Jessie Mihalik’s debut novel Polaris Rising is the first in a series following space princess Ada von Hasenberg on a journey to reclaim her destiny after her father pressures her into a political marriage. Ada is the latest in a line of sci-fi heroines who take fate into their own hands. Here, Mihalik offers up some of her personal favorite film and tv heroines and the novels you should read if you love them too.
I have a deep and abiding love for heroines in science fiction and fantasy. Whether it was cheering Princess Leia as she gave Jabba the Hutt what was coming to him or crying as Wonder Woman climbed out of the bunker to cross No Man’s Land alone, I’ve always loved to see heroines defy the expectations of others and forge their own paths.
With that in mind, I’ve paired five of my favorite TV and film science fiction heroines with their literary counterparts.
If you like Starbuck’s confidence, try Fortune’s Pawn by Rachel Bach
Kara “Starbuck” Thrace in Battlestar Galactica is unapologetic about her piloting skills and her love of drinking, gambling, and sex. She’s good at her job and she knows it. So does Deviana “Devi” Morris in Rachel Bach’s Fortune’s Pawn. Devi is driven and ambitious and nothing as inconsequential as a cursed ship is going to stand between her and her dream of being a Devastator, one of the king’s elite guards. With aliens, armored battles, and expansive world-building, Fortune’s Pawn is fun from start to finish with lots of action and intrigue that kept me glued to the pages.
If you’ve ever wanted to kick ass in a virtual world like Trinity from The Matrix, you’ll love Emika Chen from Marie Lu’s YA novel Warcross. In Lu’s imaginative world, Warcross is a global phenomenon, a virtual reality game played by competitive teams and watched by everyone. Emika doesn’t set out to become a player, but when she accidentally glitches herself into the opening ceremonies, she’s thrust into the spotlight. However, not all is as it seems and Emika will have to weigh her newfound fame and fortune against her desire for the truth. I loved the little gaming Easter eggs sprinkled throughout the book.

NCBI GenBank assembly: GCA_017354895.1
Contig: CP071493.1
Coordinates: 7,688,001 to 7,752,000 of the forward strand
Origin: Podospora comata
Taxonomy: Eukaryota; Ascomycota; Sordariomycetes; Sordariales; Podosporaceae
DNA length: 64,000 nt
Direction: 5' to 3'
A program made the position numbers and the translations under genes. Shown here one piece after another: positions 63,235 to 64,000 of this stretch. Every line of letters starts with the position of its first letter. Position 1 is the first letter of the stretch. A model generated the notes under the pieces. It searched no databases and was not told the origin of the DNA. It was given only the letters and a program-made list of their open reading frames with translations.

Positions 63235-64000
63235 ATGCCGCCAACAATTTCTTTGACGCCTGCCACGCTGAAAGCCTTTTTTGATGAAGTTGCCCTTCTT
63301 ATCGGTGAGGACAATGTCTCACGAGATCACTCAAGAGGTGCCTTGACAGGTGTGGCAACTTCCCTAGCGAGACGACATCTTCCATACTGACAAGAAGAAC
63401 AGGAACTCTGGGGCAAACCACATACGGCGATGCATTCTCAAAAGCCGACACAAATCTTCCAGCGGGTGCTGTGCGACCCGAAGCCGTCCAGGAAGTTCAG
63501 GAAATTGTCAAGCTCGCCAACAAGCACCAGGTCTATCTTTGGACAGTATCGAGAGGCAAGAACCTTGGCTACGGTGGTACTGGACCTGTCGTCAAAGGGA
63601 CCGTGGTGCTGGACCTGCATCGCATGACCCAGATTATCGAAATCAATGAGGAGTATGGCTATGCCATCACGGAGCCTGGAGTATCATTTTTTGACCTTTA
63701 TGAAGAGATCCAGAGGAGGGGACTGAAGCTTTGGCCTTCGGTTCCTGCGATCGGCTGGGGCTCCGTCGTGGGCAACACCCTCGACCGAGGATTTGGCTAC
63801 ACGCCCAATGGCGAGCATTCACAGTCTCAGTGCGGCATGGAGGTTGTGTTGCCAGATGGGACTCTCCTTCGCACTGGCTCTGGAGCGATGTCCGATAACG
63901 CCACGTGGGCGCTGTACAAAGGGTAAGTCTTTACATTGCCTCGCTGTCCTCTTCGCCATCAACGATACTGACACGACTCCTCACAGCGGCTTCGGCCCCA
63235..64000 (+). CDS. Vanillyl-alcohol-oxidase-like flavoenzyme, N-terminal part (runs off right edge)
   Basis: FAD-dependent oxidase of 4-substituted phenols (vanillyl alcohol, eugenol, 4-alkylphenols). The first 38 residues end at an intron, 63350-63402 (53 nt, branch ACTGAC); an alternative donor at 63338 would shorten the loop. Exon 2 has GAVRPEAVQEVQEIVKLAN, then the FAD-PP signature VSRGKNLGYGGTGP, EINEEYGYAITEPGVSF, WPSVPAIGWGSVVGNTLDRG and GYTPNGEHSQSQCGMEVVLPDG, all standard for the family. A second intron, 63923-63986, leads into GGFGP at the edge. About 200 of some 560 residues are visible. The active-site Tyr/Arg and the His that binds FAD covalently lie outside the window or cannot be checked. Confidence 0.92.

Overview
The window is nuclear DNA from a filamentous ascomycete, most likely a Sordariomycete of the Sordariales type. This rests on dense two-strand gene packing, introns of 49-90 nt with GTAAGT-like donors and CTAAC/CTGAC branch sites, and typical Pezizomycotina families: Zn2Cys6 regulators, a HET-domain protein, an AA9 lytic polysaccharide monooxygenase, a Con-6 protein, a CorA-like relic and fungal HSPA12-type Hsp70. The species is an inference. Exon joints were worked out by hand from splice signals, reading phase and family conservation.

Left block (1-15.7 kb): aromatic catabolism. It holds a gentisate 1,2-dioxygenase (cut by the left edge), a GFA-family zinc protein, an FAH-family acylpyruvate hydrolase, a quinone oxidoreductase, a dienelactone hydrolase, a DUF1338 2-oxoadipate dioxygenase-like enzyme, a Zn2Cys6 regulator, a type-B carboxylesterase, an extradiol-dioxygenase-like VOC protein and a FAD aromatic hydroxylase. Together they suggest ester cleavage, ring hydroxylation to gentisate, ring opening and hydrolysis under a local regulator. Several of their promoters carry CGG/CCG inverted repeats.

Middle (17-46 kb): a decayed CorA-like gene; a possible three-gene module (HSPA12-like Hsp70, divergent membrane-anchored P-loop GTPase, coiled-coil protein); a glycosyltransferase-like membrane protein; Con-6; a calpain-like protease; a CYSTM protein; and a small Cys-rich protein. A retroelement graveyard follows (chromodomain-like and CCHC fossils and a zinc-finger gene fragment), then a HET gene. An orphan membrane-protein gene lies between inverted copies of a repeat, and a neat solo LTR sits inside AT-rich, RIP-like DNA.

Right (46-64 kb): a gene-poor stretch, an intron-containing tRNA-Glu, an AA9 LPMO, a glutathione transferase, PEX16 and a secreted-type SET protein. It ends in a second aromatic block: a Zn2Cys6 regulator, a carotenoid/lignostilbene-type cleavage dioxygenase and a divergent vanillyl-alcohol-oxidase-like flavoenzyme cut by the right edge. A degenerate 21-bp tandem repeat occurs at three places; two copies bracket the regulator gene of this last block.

If you like Ripley’s ability kick alien ass, try Trail of Lightning by Rebecca Roanhorse
If you had a resilient, hard-to-kill monster stalking you, which film heroine would you want at your side? I would want Ellen Ripley, Sigourney Weaver’s tough-as-nails character from the Alien movies. Ripley kicks ass while being incredibly human, flaws and all. That’s how I felt about Maggie Hoskie from Rebecca Roanhorse’s Trail of Lightning. Maggie was born with the supernatural ability to hunt and kill the monsters that roam the world, but being born to kill while still being heartbreakingly human has left lasting scars. Maggie has so few people she truly trusts, but when one of them in is danger, she drops everything to rush to his aid. The world-building is vast and interesting in this post-apocalyptic urban fantasy based on Native American myths. I couldn’t wait to see what each new page held.
If you like Zoë’s tough-outside, caring-inside attitude, try Perdition by Ann Aguirre
Zoë Washburne from Firefly is a fearless fighter and level-headed leader who cares deeply for those she considers hers. If Zoë had been sent to prison rather than joining Mal, I think she would’ve ended up like Dresdemona “Dred” Devos from Ann Aguirre’s Perdition. Sentenced to death on a prison ship circling a barren asteroid, Dred has clawed her way to the top of the prison hierarchy and leads one of the six disputed territories as the Dread Queen. Holding that territory costs lives, a dear price Dred pays every time she sends her people out. When a new prisoner joins her gang, Dred must win his trust before he stabs her in the back, but to show weakness is to invite death. At turns dark and vicious, yet always beautifully written, Perdition kept me on the edge of my seat until the very end.
If you like Leia’s quiet strength, try Clean Sweep by Ilona Andrews
And finally, we have Leia Organa, the spiritual godmother of badass women everywhere, who was immortalized so perfectly, both as princess and general, by the late Carrie Fisher. Leia could fight with the best of them, but underlying it all, she had a quiet, steady determination: to do right, to save her people, to hold the line.
It would be hard for any character to live up to all of Leia’s qualities, but Dina Demille from Ilona Andrews’s Clean Sweep has the same calm, steely backbone we see in Leia. Tucked away in a rundown bed and breakfast in a small, out of the way town, Dina may seem nothing like a rebel princess. But the inn is magical, her broom transforms into a weapon, and she is providing safe harbor for one of the galaxy’s most wanted fugitives. When her pushy werewolf neighbor tries to pry, Dina politely throws him out of her house—several times. A delightful blend of urban fantasy and science fiction, Clean Sweep captivated me from the very first page.
Jessie Mihalik has a degree in computer science and a love of all things geeky. A software engineer by trade, Jessie now writes full time from her home in Texas. When she’s not writing, she can be found playing co-op video games with her husband, trying out new board games, or reading books pulled from her overflowing bookshelves. Polaris Rising is her debut novel.